My impulse is that it's modifying the verb leads, and is thus an adverb; yet it seems that a case could also be made that it's exerting power on the phrase to extinguishment, a noun, which would make it ... what, exactly? an adjective? I'm confused.

Fame lights a fuse that leads only to extinguishment.

  • 8
    Do the test. Try replacing it with an adjective, then an adverb. "A fuse that leads beautiful to extinguishment" — nope. "A fuse that leads beautifully to extinguishment" — aye.
    – RegDwigнt
    Commented Apr 13, 2012 at 18:24
  • I like it! Though "beautiful to extinguishment" has something poetic about it, the case is clear, grammatically--thanks for the tip...! Commented Apr 13, 2012 at 18:28
  • 1
    @RegDwightѬſ道 Yes, that works, but where beautifully modifies leads, only modifies to extinguishment. Commented Apr 14, 2012 at 1:45
  • Omitting the quotation marks in the title leads to a very compelling question!
    – Charles
    Commented Sep 13, 2013 at 21:05

3 Answers 3


In that sentence, only is an adverb, but to extinguishment isn't a noun. It's a prepositional phrase. It's quite common for adverbs to modify prepositions (e.g., completely under the bed). It's also quite common for adverbs to modify entire noun phrases, (e.g., even a Möbius strip, only the lonely). They rarely modify individual nouns inside noun phrases, though they do occasionally.

  • 1
    A correction: Adverbs don't modify prepositions, they modify prepositional phrases. Still +1 though.
    – Timtech
    Commented Aug 19, 2013 at 13:33

The sentence could also be written like this:

Fame lights a fuse that does not lead anywhere, except to extinguishment

But it is longer and maybe not as poetic sounding.

In the original wording, "only" emphasizes that there is nowhere else for fame to lead. Omitting "only" changes the meaning and with it, the sentence could be interpreted as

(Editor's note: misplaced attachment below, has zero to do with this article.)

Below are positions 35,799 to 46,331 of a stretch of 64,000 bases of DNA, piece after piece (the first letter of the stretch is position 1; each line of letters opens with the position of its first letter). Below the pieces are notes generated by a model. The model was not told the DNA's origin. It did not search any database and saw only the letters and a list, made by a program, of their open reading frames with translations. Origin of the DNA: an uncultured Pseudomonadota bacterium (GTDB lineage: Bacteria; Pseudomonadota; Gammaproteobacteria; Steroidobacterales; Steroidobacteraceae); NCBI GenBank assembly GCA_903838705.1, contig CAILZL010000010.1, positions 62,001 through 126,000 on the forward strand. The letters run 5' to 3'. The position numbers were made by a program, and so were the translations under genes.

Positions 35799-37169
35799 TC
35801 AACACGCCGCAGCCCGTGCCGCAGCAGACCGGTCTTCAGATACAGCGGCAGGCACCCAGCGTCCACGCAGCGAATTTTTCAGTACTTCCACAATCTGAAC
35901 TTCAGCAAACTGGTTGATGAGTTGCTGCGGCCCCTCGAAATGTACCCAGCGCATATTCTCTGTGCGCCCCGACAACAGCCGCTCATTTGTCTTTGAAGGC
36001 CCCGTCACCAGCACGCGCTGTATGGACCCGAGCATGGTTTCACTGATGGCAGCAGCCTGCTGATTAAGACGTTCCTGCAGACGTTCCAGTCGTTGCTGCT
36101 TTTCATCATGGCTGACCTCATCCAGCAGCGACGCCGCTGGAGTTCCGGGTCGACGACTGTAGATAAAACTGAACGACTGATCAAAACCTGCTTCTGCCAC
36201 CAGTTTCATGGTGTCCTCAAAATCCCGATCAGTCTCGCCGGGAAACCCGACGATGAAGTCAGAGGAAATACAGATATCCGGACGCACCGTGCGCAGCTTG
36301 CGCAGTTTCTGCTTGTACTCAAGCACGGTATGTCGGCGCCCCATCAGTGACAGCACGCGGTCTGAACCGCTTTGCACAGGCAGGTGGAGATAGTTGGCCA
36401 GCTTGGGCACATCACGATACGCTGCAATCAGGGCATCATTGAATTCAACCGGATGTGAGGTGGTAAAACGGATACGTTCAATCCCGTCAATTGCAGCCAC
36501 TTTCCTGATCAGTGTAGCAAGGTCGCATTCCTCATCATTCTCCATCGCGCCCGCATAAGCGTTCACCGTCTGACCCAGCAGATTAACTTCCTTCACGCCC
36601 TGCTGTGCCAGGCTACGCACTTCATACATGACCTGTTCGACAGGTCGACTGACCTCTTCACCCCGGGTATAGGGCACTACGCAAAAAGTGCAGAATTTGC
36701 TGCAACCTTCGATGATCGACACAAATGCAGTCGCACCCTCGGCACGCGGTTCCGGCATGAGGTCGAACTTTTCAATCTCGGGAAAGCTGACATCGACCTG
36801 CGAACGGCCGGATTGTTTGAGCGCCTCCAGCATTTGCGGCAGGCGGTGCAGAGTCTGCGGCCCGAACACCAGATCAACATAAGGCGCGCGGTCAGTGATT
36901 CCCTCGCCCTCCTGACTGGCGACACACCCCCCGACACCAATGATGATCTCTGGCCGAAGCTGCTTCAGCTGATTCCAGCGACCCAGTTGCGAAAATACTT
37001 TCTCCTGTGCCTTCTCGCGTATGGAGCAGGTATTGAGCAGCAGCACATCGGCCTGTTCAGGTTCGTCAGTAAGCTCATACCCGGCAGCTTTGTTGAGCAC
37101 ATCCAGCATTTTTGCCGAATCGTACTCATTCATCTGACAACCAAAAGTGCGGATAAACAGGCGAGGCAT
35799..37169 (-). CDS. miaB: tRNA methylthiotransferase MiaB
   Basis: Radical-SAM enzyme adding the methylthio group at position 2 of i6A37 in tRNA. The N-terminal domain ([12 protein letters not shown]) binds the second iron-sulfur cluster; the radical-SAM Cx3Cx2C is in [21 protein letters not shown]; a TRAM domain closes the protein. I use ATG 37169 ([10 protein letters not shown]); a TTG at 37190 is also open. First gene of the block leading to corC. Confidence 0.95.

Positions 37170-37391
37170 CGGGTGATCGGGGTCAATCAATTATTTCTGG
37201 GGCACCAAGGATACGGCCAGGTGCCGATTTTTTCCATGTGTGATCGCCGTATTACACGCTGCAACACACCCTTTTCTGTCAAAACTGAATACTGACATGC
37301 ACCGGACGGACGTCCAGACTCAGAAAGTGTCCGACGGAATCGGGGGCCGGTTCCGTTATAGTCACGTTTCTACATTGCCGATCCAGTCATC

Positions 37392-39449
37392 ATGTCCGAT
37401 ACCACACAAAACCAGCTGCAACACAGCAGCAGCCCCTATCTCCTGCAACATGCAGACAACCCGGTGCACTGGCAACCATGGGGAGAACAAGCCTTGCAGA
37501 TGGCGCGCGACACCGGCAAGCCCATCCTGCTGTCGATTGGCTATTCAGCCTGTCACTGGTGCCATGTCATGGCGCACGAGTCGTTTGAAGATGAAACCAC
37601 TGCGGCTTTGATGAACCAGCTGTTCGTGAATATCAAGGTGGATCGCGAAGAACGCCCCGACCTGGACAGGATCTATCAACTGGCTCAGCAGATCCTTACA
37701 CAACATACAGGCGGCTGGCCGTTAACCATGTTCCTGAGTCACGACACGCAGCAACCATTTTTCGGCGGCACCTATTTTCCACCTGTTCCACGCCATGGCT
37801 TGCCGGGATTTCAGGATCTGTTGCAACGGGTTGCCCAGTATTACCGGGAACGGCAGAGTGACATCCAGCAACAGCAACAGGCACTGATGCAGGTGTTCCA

Fame lights a fuse that will likely lead to extinguishment, but there is some chance that it won't.

  • Thanks for this insight. That alternative is interesting and seems to emphasize even more the extinguishment; however, it sacrifices, as you note, a poetic sensibility and a certain economy. I'm glad to have confirmed my reading of the sentence with "only" as well; that it's not superfluous, but adds a certain constraint. Commented Apr 13, 2012 at 20:20

'Only' is an adverb modifying the verb by answering the question "leads where?" by narrowing the scope of where it may lead. 'To extinguishment' is a prepositional phrase also acting as an adverb modifying the verb by also answering the question "leads where?"

This adverb and adverbial phrase work together in harmony to bring about a more complex modification of the verb answering the same question "leads where?" than either of them could have accomplished alone.

Your Answer

By clicking “Post Your Answer”, you agree to our terms of service and acknowledge you have read our privacy policy.

Not the answer you're looking for? Browse other questions tagged or ask your own question.